Up to the office, and there sat Mr. Coventry, Mr. Pett, new come to town, and I. I was sorry for signing a bill and guiding Mr. Coventry to sign a bill to Mr. Creed for his pay as Deputy Treasurer to this day, though the service ended 5 or 6 months ago, which he perceiving did blot out his name afterwards, but I will clear myself to him from design in it. Sat till two o’clock and then home to dinner, and Creed with me, and after dinner, to put off my mind’s trouble, I took Creed by coach and to the Duke’s playhouse, where we did see “The Five Hours” entertainment again, which indeed is a very fine play, though, through my being out of order, it did not seem so good as at first; but I could discern it was not any fault in the play. Thence with him to the China alehouse, and there drank a bottle or two, and so home, where I found my wife and her brother discoursing about Mr. Ashwell’s daughter, whom we are like to have for my wife’s woman, and I hope it may do very well, seeing there is a necessity of having one. So to the office to write letters, and then home to supper and to bed.

I came to town
to blot out the hours

though it did not seem so good
as at first

the bottle is a woman
I hope may let me be


Erasure poem derived from The Diary of Samuel Pepys, Saturday 17 January 1662/63.

Such a wet, grey day
in January, just a few weeks

before the year of the monkey.
So why not give in to the whim?

The monkey is spontaneous;
the monkey would understand

the notion of the swerve,
the vivid pull of bright

yellow. It’s only a basket
of primroses on the store shelf.

Kept at room temperatures,
yet they are short-lived.

At most, six months
indoors. The plants fade

with the last of the blossoms,
then shrivel back into the sod.

Yes? No? Yes? Sometimes
it comes down to how close

that spongy bed feels, how
moist or dry its gaping heart.

 

In response to Via Negativa: Miners.

Seething Lane

Though there’s a short street in London named after him, the actual spot where Samuel Pepys lived and worked on Seething Lane has been converted into a garden—or had been. It’s now part of a massive construction site. The above poster appears on the hoarding. (more…)

Lay long talking in bed with my wife. Up, and Mr. Battersby, the apothecary, coming to see me, I called for the cold chine of beef and made him eat, and drink wine, and talked, there being with us Captain Brewer, the paynter, who tells me how highly the Presbyters do talk in the coffeehouses still, which I wonder at. They being gone I walked two or three hours with my brother Tom, telling him my mind how it is troubled about my father’s concernments, and how things would be with them all if it should please God that I should die, and therefore desire him to be a good husband and follow his business, which I hope he do. At noon to dinner, and after dinner my wife began to talk of a woman again, which I have a mind to have, and would be glad Pall might please us, but she is quite against having her, nor have I any great mind to it, but only for her good and to save money flung away upon a stranger. So to my office till 9 o’clock about my navy manuscripts, and there troubled in my mind more and more about my uncle’s business from a letter come this day from my father that tells me that all his tenants are sued by my uncle, which will cost me some new trouble, I went home to supper and so to bed.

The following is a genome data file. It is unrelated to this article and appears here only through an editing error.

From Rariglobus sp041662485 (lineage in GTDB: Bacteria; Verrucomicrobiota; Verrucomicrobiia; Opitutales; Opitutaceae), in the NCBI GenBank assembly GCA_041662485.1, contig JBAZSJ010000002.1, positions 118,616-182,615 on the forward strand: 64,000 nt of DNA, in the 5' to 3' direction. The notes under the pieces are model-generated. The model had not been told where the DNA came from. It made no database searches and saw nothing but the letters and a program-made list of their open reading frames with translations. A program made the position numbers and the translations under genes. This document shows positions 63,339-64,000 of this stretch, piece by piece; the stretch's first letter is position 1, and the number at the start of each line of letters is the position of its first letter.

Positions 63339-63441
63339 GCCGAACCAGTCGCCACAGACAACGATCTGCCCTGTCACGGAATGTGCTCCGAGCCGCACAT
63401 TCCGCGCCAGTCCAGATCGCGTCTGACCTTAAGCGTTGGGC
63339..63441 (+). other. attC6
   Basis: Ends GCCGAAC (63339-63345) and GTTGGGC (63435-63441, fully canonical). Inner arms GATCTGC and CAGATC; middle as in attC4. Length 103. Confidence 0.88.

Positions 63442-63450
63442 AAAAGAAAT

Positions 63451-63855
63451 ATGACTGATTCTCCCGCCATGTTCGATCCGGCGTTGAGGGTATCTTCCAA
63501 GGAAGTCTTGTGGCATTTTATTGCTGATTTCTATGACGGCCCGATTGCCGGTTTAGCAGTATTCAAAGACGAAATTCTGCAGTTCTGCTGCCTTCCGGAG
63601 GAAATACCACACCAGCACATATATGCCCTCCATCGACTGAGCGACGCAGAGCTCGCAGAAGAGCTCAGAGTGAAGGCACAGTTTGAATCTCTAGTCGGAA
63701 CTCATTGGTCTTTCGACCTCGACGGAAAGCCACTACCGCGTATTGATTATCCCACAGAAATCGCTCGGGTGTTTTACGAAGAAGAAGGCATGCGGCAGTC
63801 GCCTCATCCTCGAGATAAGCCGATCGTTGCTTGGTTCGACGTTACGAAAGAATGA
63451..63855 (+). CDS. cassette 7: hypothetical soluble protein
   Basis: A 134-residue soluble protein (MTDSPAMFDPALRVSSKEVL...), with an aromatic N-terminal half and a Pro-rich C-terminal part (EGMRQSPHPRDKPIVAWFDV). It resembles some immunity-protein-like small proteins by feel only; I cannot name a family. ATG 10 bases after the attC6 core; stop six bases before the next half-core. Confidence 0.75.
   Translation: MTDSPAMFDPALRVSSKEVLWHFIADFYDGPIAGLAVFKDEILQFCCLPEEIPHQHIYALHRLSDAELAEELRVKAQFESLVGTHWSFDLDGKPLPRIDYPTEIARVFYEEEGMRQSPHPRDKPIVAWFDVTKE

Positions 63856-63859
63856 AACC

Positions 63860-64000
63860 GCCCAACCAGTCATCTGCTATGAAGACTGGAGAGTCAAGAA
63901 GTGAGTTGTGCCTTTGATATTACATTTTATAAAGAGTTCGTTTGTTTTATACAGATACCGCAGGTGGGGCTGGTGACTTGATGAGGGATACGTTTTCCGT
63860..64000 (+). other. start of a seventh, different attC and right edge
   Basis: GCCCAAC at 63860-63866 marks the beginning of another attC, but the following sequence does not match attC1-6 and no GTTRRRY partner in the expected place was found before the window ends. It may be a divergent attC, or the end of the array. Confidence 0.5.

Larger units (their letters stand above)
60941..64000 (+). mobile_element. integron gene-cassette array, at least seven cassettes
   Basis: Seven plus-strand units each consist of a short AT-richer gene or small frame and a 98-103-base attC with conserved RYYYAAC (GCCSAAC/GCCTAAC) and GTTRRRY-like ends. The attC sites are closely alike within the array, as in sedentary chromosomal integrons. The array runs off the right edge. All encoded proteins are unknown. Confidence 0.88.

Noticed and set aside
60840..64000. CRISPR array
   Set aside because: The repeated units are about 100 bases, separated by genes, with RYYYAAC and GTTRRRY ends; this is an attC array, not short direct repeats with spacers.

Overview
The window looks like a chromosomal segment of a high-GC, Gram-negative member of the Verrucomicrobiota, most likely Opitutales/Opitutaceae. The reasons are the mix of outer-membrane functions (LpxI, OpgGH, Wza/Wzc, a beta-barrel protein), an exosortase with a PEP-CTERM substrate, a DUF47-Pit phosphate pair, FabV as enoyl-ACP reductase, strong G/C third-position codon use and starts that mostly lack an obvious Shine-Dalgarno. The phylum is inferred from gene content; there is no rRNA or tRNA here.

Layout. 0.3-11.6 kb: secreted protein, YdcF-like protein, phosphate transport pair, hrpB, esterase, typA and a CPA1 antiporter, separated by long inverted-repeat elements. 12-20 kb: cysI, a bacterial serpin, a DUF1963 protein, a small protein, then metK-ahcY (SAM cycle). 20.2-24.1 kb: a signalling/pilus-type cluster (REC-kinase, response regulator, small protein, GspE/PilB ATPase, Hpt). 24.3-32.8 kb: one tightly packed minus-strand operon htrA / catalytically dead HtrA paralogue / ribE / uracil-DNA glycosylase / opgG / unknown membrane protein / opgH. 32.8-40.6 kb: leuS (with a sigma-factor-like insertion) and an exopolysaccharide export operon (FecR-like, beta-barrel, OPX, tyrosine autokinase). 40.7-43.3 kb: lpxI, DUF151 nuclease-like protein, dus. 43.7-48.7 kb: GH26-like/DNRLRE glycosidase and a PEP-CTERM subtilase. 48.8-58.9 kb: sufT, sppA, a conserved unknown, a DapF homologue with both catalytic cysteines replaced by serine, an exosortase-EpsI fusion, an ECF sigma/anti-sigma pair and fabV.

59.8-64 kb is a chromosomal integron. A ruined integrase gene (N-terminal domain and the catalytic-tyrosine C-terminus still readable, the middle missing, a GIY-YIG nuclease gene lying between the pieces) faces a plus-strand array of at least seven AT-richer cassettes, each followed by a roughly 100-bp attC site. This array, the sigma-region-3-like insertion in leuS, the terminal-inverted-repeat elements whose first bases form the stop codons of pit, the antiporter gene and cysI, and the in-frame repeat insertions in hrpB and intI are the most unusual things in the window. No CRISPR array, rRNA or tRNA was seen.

cold coffee
I wonder how things would be
if I should die


Erasure haiku derived from The Diary of Samuel Pepys, Friday 16 January 1662/63.

Up and to my office preparing things, by and by we met and sat Mr. Coventry and I till noon, and then I took him to dine with me, I having a wild goose roasted, and a cold chine of beef and a barrel of oysters. We dined alone in my chamber, and then he and I to fit ourselves for horseback, he having brought me a horse; and so to Deptford, the ways being very dirty. There we walked up and down the Yard and Wett Dock, and did our main business, which was to examine the proof of our new way of the call-books, which we think will be of great use. And so to horse again, and I home with his horse, leaving him to go over the fields to Lambeth, his boy at my house taking home his horse.
I vexed, having left my keys in my other pocket in my chamber, and my door is shut, so that I was forced to set my boy in at the window, which done I shifted myself, and so to my office till late, and then home to supper, my mind being troubled about Field’s business and my uncle’s, which the term coming on I must think to follow again. So to prayers and to bed, and much troubled in mind this night in my dreams about my uncle Thomas and his son going to law with us.

we fit ourselves to the dirt
walk down the mine

having left my keys to the field
in a dream


Erasure poem derived from The Diary of Samuel Pepys, Thursday 15 January 1662/63.